Iowa Skills2Compete Coalition Publishes Workforce Policy Agenda, Recommendations for 2016

The Iowa Skills2Complete Coalition, convened for a third consecutive year by workforce intermediary Central Iowa Works, has laid out its 2016 Workforce Policy Agenda with an outlook on the state’s future education and labor force trends.

Middle-skill trades make up 55 percent of the jobs in Iowa’s labor market, according to the results of an Iowa Workforce Development occupational employment statistics survey in 2014. Yet, it is estimated that only 32 percent of working Iowans have the necessary skills and credentials for these types of professions.

The Iowa Department of Education predicts that low-skills jobs will face steep declines over the next 10 years as the employment of middle-skill workers rises to include 39 percent of the state’s labor force. The growth rate for middle-skill occupations in fields such as administrative support, health care technology and construction is more than twice that of Iowa’s annual job growth rate.

A need for job education and skills training in the form of associate, certificate or apprenticeship programs, among others, will likely be exacerbated by the ongoing retirement of Baby Boomers, and as younger generations step in.

The Iowa Skills2Compete Coalition is a statewide partnership comprising representatives of workforce partnerships, non-profit groups, community based organizations, community colleges, government entities, businesses, labor unions and others. It has laid out seven recommendations centered on building greater policymaker support for initiatives to grow the Iowa economy.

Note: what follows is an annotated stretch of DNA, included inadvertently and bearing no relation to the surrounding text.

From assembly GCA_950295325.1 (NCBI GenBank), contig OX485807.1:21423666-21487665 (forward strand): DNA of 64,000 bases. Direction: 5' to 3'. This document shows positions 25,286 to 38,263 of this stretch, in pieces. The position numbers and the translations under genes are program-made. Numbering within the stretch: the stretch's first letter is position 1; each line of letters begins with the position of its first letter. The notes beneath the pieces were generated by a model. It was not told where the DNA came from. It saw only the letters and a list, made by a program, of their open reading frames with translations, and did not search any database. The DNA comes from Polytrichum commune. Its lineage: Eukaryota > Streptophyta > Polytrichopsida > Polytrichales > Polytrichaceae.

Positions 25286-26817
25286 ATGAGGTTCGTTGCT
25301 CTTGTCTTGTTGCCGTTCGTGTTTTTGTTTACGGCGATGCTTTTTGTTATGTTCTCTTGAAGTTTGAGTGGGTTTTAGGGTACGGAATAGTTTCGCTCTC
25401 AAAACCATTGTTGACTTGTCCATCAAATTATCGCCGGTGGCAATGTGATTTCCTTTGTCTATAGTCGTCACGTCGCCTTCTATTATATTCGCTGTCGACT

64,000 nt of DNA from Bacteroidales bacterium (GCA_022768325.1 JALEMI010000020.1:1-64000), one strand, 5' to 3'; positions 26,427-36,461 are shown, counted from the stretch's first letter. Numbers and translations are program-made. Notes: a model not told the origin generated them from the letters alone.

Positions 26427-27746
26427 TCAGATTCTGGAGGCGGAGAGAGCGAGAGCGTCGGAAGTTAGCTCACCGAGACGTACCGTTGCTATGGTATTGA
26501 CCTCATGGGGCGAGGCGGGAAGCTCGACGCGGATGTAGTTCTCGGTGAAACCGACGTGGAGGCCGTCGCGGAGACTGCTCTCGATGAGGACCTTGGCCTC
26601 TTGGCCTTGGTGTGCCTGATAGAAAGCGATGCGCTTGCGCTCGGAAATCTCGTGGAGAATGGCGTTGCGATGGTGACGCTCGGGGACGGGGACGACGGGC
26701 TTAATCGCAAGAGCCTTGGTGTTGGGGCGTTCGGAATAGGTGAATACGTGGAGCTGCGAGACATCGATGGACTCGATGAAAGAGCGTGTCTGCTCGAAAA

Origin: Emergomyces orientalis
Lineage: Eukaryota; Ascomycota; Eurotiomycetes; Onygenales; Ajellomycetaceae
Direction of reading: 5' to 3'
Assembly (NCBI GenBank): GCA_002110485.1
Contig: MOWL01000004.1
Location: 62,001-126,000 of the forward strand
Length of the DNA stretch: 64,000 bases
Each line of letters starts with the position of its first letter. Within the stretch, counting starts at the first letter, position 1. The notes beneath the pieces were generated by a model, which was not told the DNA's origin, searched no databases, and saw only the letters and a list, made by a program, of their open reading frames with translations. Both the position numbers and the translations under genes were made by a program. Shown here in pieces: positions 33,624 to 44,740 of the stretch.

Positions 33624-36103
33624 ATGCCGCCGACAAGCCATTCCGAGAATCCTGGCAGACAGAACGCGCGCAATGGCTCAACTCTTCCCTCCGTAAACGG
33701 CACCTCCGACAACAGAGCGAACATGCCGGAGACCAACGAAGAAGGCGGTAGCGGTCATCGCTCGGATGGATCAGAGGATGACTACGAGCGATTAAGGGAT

The 2016 agenda includes a call for ongoing investments in the education and advancement of the state’s workforce, alongside initiatives to help Iowans overcome barriers to employment as they pertain to transportation, childcare, and alternative pathways to high school completion. Increasing the recruitment, retention and training of health care and social assistance workers was also emphasized as the industry is expected to account for 40 percent of the state’s growth between 2012 and 2022.

“Given the direction that federal workforce policy is moving, a state-level interest in the skilling up of Iowans has been growing in tandem along side the complexity of serving workers with multiple barriers to employment,” said Pat Steele, site director of Central Iowa Works. “Moving more people out of poverty requires improving incremental credential attainment.

“It is imperative that we ensure ongoing access to high-quality education programs, connecting Iowans with skill-building opportunities and building on smart investments in Iowa’s workforce and industries.”

To access the Iowa Skills2Compete Coalition’s 2016 Workforce Policy Agenda and recommendations, go to www.CentralIowaWorks.org/iowaskills2compete. More information on the core strategy, mission and goals of Central Iowa Works can be found at www.CentralIowaWorks.org/mission-goals.

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